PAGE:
In 1859 Clarina Nichols wrote to the Moneka Association expressing support for women’s rights and suggesting that someone should advocate for them at the Constitutional Convention, which had just been authorized. The Moneka group circulated petitions for signatures to present to the territorial legislature.  The Association voted to employ Mrs. Nichols to lecture on women’s rights in Kansas and to attend the Wyandotte Constitutional Convention as an observer.  

Of course, Mrs. Nichols was not a member of the convention,  but she lobbied the delegates on women’s issues arguing for equal civil and legal rights for women.  The delegates invited her to attend their deliberations and assigned her a permanent seat. She attended every session and local accounts reported that she frequently brought her knitting. Through her efforts, the Wyandotte Constitution (under which Kansas entered the Union) contained language for:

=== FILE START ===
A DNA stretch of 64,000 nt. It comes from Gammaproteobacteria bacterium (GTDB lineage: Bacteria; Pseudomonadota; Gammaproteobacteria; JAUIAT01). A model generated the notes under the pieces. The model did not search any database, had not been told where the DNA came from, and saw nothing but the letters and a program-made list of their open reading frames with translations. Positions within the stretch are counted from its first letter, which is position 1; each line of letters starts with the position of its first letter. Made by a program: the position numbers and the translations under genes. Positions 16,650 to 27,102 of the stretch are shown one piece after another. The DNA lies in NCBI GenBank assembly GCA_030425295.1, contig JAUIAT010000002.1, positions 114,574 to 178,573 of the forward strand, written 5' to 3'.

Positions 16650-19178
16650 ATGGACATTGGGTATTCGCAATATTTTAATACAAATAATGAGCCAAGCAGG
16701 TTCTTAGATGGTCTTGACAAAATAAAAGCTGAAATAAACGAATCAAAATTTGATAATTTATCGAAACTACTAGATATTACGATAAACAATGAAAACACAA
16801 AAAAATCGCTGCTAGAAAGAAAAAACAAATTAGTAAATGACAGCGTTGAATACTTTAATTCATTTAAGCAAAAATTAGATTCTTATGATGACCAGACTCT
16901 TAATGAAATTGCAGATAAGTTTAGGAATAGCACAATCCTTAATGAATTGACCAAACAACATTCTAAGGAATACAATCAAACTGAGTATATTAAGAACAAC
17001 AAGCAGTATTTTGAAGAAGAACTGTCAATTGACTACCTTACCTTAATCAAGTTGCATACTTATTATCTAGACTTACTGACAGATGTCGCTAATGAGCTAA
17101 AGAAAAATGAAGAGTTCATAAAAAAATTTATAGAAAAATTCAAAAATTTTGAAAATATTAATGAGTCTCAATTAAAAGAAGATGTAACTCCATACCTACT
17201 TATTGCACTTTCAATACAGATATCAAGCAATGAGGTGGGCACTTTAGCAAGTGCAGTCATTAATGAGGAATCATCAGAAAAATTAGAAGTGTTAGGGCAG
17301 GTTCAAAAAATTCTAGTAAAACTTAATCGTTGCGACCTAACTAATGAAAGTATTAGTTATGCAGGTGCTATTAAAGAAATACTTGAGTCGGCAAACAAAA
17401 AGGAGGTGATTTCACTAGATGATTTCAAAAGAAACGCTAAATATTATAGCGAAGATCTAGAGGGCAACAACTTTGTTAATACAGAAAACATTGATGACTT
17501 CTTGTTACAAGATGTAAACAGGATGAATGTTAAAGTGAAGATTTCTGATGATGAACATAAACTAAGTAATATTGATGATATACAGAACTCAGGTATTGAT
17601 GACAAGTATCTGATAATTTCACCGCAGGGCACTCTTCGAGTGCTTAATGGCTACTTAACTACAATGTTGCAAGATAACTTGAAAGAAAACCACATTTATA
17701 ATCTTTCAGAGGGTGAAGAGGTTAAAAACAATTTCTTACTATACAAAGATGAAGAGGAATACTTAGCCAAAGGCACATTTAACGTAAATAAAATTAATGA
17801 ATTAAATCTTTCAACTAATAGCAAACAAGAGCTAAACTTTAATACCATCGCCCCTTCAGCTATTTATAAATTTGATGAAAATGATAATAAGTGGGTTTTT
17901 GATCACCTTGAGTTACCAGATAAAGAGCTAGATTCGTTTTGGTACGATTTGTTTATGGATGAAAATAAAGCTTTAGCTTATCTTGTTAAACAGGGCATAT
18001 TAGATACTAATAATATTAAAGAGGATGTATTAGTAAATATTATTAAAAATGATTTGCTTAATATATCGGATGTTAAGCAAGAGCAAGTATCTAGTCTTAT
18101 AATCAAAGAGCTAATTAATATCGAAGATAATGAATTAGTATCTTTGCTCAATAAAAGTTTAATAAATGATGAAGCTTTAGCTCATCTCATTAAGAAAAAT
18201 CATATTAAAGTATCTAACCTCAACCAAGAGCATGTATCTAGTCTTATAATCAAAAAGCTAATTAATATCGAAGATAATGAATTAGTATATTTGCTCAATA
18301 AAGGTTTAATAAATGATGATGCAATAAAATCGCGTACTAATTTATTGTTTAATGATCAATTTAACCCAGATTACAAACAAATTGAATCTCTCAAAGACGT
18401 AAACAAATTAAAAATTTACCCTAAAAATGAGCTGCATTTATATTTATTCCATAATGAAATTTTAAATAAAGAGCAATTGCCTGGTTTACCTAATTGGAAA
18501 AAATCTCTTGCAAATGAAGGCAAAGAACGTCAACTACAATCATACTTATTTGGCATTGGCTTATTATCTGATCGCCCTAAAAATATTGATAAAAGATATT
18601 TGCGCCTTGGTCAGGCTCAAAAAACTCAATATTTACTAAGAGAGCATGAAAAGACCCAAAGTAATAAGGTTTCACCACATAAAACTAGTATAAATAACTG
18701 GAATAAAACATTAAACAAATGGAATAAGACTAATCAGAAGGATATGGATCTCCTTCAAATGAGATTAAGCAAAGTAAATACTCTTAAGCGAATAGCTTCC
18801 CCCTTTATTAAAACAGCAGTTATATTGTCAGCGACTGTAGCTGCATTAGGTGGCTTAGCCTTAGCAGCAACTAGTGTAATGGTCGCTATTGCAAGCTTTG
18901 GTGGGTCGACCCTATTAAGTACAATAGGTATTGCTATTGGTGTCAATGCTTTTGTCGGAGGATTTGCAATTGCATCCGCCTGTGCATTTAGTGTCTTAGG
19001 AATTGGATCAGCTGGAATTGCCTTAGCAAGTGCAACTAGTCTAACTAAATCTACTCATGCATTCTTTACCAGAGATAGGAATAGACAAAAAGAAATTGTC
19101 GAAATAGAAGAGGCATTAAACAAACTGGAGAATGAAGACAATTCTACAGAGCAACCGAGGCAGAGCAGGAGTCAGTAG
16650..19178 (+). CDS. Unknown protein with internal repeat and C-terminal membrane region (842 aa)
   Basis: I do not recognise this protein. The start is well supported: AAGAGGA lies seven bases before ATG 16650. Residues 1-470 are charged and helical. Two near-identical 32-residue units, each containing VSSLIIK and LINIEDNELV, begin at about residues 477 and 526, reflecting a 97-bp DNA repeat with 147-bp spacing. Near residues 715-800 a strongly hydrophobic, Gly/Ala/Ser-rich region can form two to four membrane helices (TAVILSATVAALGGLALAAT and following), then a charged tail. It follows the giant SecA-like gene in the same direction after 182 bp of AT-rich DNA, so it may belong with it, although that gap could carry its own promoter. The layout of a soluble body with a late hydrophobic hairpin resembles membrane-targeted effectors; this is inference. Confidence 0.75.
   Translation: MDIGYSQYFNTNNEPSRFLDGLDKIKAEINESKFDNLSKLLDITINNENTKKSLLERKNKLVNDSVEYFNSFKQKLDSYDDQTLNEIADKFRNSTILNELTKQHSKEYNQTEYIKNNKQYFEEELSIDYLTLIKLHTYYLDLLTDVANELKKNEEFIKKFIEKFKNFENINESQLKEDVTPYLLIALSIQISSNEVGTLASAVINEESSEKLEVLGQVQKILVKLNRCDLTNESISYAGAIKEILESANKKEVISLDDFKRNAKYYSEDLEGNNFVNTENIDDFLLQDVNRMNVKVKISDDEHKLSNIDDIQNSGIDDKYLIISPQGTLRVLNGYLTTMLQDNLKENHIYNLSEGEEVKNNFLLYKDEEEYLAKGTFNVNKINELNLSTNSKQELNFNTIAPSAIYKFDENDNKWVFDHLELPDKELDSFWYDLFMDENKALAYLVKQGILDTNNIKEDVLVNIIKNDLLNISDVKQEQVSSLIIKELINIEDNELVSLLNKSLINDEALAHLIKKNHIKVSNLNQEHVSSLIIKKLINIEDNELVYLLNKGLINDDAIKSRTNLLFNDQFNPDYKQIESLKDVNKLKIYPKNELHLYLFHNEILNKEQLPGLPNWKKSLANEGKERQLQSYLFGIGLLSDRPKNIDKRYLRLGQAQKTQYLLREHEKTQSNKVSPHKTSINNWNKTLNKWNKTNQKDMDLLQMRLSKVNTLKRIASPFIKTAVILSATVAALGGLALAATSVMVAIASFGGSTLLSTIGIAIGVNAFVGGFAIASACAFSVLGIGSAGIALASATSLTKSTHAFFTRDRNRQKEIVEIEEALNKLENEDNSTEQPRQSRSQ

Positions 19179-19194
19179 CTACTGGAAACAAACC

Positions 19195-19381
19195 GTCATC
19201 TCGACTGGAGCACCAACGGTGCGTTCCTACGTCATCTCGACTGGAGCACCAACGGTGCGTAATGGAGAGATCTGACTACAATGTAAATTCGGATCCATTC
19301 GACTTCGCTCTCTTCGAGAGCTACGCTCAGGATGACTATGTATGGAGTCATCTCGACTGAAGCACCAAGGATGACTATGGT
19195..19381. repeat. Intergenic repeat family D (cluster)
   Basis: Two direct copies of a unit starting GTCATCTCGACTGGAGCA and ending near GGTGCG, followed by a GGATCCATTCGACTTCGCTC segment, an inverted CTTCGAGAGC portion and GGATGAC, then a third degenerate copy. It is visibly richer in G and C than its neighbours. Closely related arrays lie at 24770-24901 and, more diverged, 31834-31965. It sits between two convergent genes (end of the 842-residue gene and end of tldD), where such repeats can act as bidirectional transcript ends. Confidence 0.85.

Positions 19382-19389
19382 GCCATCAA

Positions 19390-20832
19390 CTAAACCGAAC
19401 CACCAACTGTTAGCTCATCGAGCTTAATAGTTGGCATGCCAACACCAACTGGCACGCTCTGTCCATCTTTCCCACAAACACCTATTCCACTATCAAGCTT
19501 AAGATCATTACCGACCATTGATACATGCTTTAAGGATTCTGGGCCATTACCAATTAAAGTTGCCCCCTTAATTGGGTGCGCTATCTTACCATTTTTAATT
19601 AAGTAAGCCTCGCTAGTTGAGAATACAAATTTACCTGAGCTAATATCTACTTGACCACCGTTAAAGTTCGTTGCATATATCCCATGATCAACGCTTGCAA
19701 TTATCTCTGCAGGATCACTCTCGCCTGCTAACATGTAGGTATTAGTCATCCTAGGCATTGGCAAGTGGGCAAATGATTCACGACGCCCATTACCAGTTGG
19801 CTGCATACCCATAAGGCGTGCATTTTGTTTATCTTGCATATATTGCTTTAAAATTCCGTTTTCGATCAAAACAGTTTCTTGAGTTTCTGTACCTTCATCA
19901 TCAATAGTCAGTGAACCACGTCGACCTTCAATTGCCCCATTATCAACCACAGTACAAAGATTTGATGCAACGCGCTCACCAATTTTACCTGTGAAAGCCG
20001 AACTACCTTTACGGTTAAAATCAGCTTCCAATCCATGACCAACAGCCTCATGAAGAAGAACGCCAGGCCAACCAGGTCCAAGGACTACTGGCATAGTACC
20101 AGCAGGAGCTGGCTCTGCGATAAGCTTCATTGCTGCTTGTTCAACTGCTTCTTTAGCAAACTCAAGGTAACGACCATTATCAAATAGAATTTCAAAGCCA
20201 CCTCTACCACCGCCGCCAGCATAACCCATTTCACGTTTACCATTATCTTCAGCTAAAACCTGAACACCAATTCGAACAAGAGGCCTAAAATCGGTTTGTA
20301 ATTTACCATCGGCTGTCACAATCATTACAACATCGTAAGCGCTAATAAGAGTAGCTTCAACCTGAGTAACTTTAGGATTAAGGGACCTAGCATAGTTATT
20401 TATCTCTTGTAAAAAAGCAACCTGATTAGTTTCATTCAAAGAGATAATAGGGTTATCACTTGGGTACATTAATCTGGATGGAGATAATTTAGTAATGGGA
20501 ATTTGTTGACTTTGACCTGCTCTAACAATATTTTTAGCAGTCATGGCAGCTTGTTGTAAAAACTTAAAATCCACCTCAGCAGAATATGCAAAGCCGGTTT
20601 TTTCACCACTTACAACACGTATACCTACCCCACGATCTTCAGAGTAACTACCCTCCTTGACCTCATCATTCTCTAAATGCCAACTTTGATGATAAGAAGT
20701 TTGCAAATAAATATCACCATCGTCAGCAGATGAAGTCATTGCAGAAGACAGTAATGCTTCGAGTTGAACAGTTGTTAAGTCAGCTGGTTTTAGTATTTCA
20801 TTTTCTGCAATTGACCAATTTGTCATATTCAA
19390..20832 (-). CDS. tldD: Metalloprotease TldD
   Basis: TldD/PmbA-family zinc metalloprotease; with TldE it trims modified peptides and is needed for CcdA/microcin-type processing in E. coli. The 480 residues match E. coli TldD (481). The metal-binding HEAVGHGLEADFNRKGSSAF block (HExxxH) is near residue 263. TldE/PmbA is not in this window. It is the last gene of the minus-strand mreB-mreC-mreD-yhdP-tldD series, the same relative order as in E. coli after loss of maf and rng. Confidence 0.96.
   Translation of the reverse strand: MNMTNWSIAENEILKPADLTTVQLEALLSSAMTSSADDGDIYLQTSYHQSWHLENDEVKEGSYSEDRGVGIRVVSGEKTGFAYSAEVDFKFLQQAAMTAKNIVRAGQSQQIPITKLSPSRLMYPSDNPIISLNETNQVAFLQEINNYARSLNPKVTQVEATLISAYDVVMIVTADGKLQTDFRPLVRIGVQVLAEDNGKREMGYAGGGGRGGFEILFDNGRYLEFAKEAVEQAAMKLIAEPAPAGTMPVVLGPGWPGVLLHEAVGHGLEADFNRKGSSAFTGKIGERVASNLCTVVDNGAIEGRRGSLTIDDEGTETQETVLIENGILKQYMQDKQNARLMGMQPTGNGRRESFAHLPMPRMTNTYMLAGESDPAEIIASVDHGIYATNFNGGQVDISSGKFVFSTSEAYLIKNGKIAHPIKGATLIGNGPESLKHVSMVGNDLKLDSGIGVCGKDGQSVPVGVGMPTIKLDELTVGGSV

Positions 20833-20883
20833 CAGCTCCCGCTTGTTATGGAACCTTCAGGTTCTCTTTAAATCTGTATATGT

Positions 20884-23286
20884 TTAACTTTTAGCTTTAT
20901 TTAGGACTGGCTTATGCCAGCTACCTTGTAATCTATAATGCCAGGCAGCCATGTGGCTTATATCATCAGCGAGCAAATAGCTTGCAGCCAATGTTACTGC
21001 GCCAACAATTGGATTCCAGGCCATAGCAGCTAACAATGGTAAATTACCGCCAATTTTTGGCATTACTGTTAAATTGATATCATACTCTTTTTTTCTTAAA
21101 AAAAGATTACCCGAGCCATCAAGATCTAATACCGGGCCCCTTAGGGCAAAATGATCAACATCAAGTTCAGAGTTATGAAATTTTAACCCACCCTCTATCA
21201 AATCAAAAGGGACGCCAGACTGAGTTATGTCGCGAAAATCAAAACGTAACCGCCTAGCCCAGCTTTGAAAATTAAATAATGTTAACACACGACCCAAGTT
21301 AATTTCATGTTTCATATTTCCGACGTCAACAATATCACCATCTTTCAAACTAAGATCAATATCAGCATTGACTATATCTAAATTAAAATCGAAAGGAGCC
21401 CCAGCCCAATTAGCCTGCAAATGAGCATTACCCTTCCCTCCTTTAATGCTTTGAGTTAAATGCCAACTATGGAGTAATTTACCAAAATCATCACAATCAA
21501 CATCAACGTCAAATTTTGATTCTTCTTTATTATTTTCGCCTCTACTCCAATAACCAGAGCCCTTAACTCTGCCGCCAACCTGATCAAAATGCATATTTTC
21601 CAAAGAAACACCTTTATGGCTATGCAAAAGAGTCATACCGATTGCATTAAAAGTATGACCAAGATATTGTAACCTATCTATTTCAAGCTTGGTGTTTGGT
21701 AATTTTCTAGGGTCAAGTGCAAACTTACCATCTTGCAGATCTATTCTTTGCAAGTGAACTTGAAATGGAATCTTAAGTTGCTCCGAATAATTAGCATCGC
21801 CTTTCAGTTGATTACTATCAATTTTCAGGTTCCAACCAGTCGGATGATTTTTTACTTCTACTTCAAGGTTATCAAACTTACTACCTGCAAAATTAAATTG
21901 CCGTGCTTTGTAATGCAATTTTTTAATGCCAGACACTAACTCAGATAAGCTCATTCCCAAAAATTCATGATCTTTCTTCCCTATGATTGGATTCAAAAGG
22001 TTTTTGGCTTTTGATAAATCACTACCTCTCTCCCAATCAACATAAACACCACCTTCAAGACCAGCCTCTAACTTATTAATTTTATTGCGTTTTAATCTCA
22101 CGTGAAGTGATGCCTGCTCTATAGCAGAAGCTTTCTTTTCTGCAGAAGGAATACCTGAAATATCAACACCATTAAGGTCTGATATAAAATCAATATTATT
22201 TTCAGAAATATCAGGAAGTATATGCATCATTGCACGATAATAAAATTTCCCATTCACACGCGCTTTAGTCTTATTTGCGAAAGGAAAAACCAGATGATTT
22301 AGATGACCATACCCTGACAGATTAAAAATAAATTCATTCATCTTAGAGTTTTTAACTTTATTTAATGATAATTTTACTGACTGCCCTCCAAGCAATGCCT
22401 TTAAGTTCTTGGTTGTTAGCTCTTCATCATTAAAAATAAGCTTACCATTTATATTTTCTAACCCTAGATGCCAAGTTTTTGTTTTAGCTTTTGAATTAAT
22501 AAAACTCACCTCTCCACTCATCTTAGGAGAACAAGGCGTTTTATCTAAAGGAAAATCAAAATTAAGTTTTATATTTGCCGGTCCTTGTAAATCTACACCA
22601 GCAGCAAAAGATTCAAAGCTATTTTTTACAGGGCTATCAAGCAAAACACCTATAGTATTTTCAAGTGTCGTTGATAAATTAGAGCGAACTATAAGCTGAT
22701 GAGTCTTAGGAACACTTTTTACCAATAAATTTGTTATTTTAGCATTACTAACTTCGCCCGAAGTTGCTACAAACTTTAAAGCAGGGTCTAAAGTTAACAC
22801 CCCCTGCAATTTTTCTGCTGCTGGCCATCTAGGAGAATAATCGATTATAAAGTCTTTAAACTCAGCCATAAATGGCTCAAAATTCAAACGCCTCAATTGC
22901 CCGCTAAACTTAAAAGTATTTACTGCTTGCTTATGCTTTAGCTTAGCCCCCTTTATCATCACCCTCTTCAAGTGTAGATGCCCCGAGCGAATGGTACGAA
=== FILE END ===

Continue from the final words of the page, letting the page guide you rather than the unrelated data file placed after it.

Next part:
1. Equal educational privileges in all institutions of learning controlled by the state
  2. Equal right in the formation and conduct of the common schools
  3. An equal right for the mothers with the fathers to custody and control of their mutual offspring
  4. The right of the wife to hold and accumulate property and to sue and be sued as if sole (single)


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